India is an "existential threat" to Pakistan: Mush

Former Pakistani President Pervez Musharraf has said India is an "existential threat" to his country and blamed New Delhi for its nuclear weaponisation programme.

Last Updated: Mar 26, 2011, 20:39 PM IST

New York: Former Pakistani President
Pervez Musharraf has said India is an "existential threat" to
his country and blamed New Delhi for its nuclear weaponisation
programme.

Asked which is more of a threat to Pakistan- extremism
or India - he chooses the former.

"At the moment, it`s extremism and terrorism. But you
can`t compare. Let`s not think this is a permanent situation.

"The orientation of 90 per cent of Indian troops is
against Pakistan. We cannot ever ignore India, which poses an
existential threat to Pakistan," Musharraf told Time magazine
in an interview.

Talking about nuclear weapons, Musharraf said, "Yes,
we have nuclear weapons, and we are proud of it. Nuclear
weapons are the pride of every man, woman and child walking in
the streets of Pakistan. Why are we nuclear? Because of
India."

Asked if he considers Pakistan as the most dangerous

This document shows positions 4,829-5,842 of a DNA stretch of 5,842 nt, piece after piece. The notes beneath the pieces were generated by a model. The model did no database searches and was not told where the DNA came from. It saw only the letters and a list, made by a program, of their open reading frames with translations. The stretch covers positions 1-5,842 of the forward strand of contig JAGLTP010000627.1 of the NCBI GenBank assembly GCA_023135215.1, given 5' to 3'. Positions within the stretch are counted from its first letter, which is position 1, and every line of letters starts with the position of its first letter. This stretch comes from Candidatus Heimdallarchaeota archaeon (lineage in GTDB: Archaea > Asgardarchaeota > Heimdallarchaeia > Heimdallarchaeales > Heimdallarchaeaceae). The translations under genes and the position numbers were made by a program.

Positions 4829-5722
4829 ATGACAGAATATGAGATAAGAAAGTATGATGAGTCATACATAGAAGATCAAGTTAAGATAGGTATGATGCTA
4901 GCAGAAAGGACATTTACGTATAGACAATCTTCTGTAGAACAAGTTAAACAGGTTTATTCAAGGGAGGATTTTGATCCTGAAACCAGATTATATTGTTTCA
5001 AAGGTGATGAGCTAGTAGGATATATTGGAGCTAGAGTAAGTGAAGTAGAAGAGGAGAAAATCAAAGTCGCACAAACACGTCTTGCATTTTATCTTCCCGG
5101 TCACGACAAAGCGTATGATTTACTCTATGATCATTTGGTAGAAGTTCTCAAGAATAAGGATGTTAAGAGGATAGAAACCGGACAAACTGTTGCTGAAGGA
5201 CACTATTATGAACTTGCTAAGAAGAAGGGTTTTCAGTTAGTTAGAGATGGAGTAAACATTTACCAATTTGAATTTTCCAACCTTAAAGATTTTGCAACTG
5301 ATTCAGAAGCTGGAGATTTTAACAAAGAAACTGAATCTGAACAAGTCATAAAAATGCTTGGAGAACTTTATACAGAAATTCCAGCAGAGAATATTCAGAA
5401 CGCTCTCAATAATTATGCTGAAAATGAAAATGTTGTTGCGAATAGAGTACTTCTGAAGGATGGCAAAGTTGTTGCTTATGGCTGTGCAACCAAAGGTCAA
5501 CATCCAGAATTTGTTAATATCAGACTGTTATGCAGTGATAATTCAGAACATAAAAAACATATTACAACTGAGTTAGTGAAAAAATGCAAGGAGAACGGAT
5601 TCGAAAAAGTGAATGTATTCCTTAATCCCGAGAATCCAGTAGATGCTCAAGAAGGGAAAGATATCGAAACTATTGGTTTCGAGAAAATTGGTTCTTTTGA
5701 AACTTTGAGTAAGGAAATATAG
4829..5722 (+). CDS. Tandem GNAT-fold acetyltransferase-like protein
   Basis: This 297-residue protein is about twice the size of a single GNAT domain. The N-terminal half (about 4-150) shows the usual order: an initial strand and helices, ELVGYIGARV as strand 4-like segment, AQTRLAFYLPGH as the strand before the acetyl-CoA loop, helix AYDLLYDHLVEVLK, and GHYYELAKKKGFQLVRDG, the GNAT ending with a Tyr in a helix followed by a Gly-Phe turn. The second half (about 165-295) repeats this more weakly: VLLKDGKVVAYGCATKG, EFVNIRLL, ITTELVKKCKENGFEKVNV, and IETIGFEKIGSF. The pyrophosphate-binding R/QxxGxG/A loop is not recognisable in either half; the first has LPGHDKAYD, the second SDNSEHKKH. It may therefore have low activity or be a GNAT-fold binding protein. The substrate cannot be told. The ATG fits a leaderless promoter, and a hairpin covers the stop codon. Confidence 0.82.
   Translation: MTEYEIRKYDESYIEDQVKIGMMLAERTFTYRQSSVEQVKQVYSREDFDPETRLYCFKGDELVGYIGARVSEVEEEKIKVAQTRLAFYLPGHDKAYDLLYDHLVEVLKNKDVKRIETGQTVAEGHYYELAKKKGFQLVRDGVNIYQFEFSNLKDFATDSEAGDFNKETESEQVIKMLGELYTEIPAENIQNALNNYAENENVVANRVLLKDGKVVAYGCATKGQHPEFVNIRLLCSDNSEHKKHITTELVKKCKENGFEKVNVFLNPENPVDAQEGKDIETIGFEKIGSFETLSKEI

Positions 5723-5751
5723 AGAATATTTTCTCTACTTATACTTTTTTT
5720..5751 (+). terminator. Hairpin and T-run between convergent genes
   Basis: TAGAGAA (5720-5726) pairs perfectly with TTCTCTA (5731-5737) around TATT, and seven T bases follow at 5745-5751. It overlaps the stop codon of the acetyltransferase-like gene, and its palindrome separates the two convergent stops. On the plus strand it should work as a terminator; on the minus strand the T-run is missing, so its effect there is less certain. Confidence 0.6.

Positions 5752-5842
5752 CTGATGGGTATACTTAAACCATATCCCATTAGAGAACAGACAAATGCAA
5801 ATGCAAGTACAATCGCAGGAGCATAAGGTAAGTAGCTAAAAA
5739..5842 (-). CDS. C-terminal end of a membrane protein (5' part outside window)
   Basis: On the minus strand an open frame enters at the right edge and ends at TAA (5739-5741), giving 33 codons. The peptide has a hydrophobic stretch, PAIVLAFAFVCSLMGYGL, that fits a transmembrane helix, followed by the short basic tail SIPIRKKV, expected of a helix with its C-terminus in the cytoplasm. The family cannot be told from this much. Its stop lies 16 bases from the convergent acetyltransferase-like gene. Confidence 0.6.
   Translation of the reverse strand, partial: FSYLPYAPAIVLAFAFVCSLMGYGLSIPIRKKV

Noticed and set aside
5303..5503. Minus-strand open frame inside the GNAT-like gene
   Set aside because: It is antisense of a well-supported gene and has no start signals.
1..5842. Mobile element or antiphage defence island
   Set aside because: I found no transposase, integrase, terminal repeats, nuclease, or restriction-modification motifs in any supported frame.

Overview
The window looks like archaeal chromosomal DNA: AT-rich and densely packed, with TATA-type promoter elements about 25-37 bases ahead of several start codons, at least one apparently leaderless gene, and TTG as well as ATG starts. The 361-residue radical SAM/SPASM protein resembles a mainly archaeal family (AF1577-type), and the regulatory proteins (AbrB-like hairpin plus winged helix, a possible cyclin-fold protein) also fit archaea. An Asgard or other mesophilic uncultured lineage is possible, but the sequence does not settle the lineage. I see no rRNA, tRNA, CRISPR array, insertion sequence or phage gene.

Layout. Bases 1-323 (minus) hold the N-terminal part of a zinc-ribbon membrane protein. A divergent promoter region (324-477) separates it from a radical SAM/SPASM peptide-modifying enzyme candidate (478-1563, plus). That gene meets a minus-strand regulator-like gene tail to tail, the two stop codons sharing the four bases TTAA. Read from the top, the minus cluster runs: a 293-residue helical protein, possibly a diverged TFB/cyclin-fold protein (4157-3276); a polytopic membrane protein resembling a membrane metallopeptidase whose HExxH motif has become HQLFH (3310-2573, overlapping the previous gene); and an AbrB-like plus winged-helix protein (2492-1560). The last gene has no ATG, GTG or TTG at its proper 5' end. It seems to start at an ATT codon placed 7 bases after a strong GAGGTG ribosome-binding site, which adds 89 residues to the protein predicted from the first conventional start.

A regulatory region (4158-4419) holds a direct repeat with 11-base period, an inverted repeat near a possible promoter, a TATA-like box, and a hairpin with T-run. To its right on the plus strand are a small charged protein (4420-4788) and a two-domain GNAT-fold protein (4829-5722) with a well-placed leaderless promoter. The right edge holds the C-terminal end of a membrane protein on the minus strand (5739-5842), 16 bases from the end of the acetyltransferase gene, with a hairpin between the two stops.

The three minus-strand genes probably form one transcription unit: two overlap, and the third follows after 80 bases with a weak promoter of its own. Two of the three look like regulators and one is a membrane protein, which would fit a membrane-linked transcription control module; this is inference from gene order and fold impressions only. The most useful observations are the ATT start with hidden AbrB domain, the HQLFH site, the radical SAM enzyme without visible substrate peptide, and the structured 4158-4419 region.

country in the world, he said, "It is very dangerous, yes, I
will have to admit. But the most dangerous is Afghanistan."

Talking about the ways to combat the rise of the
religious fundamentalists in Pakistan, 67-year-old Musharraf,
who stepped down as President in 2008, said there are two
choices, either to succumb to circumstances or do something.

"I know the people of Pakistan are moderate. It`s
unfortunate when the government itself and the leadership
appease the religious groups and extremists by turning a blind
eye."

The former President said the decision by US to pull
out of Afghanistan was not a good one.

"I know (what) public opinion is in the West and the
US. But real leadership comes when you need to change public
opinion, not go with it, because it`s not in your interest or
the world`s interest. This is the reality in Afghanistan at
this moment," said Musharraf, who now lives in self imposed
exile in London and Dubai.

Talking about crisis in Libya, he said, "The will of
the people should reign supreme. It`s almost a civil war there
(Libya). A political situation must be found."

Musharraf, however, seriously objected to comparisons
between him and leaders like Tunisia`s Zine El Abidine Ben
Ali, Egypt`s Hosni Mubarak and Gaddafi, saying he left
Pakistan peacefully on his own accord.

PTI